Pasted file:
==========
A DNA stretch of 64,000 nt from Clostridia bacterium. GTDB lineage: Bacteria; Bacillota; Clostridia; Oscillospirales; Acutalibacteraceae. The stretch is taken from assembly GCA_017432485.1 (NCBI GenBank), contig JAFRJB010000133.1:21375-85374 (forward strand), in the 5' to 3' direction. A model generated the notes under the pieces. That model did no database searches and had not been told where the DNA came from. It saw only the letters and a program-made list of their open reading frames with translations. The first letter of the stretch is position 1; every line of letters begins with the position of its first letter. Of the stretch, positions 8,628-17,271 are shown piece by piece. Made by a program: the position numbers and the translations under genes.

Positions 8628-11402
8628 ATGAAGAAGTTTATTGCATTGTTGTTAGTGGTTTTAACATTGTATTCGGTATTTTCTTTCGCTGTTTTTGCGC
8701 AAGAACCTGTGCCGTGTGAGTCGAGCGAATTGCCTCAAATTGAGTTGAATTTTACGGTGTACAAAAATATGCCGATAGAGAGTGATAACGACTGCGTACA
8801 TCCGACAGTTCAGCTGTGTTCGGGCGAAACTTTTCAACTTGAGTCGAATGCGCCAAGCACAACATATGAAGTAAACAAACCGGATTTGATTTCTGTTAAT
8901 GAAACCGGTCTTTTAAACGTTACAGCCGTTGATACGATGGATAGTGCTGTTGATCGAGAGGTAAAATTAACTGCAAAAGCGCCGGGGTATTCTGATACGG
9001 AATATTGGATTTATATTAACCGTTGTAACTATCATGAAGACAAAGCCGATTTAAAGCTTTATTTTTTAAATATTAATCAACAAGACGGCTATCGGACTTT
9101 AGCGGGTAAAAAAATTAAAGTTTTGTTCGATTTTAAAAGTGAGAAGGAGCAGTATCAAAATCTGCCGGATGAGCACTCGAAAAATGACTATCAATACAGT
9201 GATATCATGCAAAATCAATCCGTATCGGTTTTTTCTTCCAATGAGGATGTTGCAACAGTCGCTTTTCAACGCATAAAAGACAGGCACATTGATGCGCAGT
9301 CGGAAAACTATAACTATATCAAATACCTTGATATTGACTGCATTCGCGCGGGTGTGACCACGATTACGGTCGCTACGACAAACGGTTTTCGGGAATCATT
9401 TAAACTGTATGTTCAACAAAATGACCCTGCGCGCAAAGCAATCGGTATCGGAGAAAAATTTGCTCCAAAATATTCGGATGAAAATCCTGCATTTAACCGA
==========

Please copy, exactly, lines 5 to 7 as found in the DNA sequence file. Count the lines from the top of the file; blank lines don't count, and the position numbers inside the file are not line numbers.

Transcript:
8801 TCCGACAGTTCAGCTGTGTTCGGGCGAAACTTTTCAACTTGAGTCGAATGCGCCAAGCACAACATATGAAGTAAACAAACCGGATTTGATTTCTGTTAAT
8901 GAAACCGGTCTTTTAAACGTTACAGCCGTTGATACGATGGATAGTGCTGTTGATCGAGAGGTAAAATTAACTGCAAAAGCGCCGGGGTATTCTGATACGG
9001 AATATTGGATTTATATTAACCGTTGTAACTATCATGAAGACAAAGCCGATTTAAAGCTTTATTTTTTAAATATTAATCAACAAGACGGCTATCGGACTTT